A pet paparazzi follows Cain wherever he travels.
Only steps into Spectrum Health Butterworth Hospital’s main lobby on a recent weekday, a crowd gathers around the young Spectrum Health police dog.
Mackenzie Moore, 5, of Muskegon, strokes the shepherd’s thick black fur.
“He is beautiful,” little Mackenzie says. “I wish we had one.”
Adults stop and gawk at the handsome black canine. Some snap photos with their cell phones.
“He’s gorgeous,” a woman in a Michigan T-shirt says, as Cain chews on a tennis ball. She reaches out to pet him.
It’s like this whenever Cain makes his rounds, according to the police dog’s handler, Officer John McGarry.
So popular is this pup that stopping for passersby can add almost an hour to the trek from the Butterworth Hospital lobby to Spectrum Health Helen DeVos Children’s Hospital, where Cain visits young patients and coaxes smiles.
On this warm afternoon, McGarry demonstrates Cain’s willpower to the crowd gathered in the lobby. He places a tennis ball out of the shepherd’s reach. Cain craves it. You can see it his cinnamon-hued eyes.
“Sit, back,” McGarry says firmly.
“Take it,” McGarry says after a few moments.
Cain lunges and scoops the ball with his mouth in one smooth motion.
“When there’s something he really wants and you don’t let him have it, it builds tolerance,” McGarry explains to the onlookers.
Spectrum Health purchased Cain from the Netherlands last year. American German shepherds are bred for show, with a slant back that doesn’t hold up well to the rigors of police and security work, according to McGarry. All of Spectrum Health’s dogs—Cain, Fix and Rex—come from overseas. A fourth dog will be added to the roster soon.
McGarry and Cain met the day before Thanksgiving on a Spectrum Health parking ramp.
“I dropped down to my knees and hugged him,” said McGarry, an Air Force veteran who has been a K-9 handler and trainer since 1996. “He pushed into me. We had an instant bond.”
But that bond would be tested in the coming days. Spectrum Health dogs live with their handlers. The 2-year-old was slim on training and, despite having the word “police” in his title, very much a puppy.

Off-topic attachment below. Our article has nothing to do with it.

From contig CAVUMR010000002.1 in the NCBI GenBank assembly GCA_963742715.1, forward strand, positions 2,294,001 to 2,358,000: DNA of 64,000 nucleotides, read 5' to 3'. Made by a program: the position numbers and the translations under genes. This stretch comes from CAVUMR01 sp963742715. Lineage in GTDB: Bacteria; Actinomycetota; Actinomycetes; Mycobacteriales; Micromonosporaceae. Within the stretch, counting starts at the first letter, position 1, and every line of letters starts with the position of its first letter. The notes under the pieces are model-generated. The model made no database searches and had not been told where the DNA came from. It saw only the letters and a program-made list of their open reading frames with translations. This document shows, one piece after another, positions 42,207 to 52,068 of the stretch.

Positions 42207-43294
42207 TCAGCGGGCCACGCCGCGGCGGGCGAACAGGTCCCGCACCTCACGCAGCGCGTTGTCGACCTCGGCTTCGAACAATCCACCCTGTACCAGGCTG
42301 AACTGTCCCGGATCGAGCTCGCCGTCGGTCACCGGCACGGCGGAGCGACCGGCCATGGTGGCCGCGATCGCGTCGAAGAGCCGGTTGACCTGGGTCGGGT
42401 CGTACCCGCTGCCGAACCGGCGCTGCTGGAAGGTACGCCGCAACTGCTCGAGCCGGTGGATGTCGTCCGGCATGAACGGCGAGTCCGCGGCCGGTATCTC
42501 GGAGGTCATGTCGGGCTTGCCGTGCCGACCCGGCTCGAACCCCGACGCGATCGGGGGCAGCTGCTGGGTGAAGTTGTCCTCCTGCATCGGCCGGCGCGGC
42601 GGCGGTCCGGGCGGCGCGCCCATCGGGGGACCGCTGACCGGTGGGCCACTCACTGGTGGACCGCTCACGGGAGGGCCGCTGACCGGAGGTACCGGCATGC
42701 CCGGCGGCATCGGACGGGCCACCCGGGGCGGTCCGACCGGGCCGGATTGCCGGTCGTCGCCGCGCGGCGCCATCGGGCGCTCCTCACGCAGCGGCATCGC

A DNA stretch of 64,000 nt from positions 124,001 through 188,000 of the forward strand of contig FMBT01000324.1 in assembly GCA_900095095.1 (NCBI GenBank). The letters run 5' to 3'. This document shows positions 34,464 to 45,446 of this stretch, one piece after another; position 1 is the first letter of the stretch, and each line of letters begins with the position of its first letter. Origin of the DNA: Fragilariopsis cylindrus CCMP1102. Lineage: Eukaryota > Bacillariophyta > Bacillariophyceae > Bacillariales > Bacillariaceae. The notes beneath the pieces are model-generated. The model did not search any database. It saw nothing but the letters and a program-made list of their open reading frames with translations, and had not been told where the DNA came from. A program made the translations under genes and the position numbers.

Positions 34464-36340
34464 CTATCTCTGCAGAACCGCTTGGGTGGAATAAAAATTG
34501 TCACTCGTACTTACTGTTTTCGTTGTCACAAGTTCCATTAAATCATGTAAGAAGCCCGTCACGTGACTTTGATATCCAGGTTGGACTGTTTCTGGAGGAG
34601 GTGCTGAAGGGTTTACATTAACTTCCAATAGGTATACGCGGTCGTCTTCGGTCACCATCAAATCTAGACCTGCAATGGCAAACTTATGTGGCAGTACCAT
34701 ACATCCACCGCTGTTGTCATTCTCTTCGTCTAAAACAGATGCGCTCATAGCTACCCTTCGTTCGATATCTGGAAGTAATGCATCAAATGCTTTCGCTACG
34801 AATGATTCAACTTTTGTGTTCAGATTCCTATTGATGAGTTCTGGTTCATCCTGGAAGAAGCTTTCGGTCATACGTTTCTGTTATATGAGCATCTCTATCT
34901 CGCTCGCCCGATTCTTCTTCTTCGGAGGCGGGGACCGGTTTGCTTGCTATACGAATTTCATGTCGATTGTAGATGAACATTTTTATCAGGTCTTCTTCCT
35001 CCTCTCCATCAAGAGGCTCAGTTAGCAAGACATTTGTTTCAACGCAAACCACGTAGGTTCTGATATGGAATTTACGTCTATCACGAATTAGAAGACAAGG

“He was destructive,” McGarry said. “On the way home, he pulled his leash into the kennel and chewed his leash to pieces.”
No pun intended, but McGarry wondered if he had bitten off more than he could chew.
Cain proceeded to wreck the tray in his indoor kennel. Then he got sick and left “presents” all over McGarry’s house.
The duo took part in police training academy, up to 12 hours a day, seven days a week, for four weeks.
“It was a rough training,” McGarry said. “The dogs got tired, we got tired. We had to do walk-throughs of the hospital to get him acclimated to the environment. We did slow, soft introductions to everything. We worked nights because there was less traffic at night.”
Cain now excels at his main duty—visiting young patients.
“He is so keyed in with kids,” McGarry said. “If a nurse is walking around with a baby who is crying, he gets upset. When my niece and nephew spend the night, he’ll stand guard at my niece’s pack-and-play while she sleeps. He’s very good with kids.”
Cain and McGarry exit the elevator on the seventh floor of the children’s hospital, where 3-year-old Kendalyn Archer is being treated for a blood disorder.
Cain puts his front paws on Kendalyn’s bed and licks the little girl’s cheek and hair.
A smile creeps across her face, where none was before.
“He’s soft and pretty,” Kendalyn says.
Next, Cain is off to visit Bronson Froster, 4, in a play room. Cain lays a wet one on the little boy with full lapping tongue.
“He got pretty happy when he saw the dog,” said Bronson’s dad, Zach.
Further down the hall, Cain stops in to visit Kuru Krysiak, 9, who is a quintuplet.
Krysiak and three of his siblings pet Cain as the shepherd stands on Kuru’s bed.
“He’s helping put smiles on people’s faces,” says McGarry, standing tall next to the bed, much like a proud father. “This is what it’s all about.”
But Cain has more serious duties, too. He is trained to listen only to McGarry and understands commands in Dutch, German and English.
He can sniff for explosives, and did so prior to the arrival of the King and Queen of the Netherlands in early June.
McGarry said when the King learned Spectrum Health had a dog from the Netherlands, he asked to meet him.
“They all loved him,” McGarry said.
Spectrum Health dogs are not trained to sniff for drugs, according to McGarry, because of the many medications used on site.
And, sometimes, the dogs can provide an ounce of intimidation when needed.
McGarry said one time he walked with Cain into the emergency department when some suspected gang members were present.
“They got up and left,” McGarry said. “There’s a deterrent factor, too.”
But pure souls appear to share only pure love with Cain and the other Spectrum Health dogs.
“Their primary purpose is to reduce anxiety and help people feel better about being in the hospital,” McGarry said. “Nobody expects to see a dog in a hospital. He helps cheer up visitors and he helps patients smile. They all love Cain. I’m just the guy at the end of the leash.”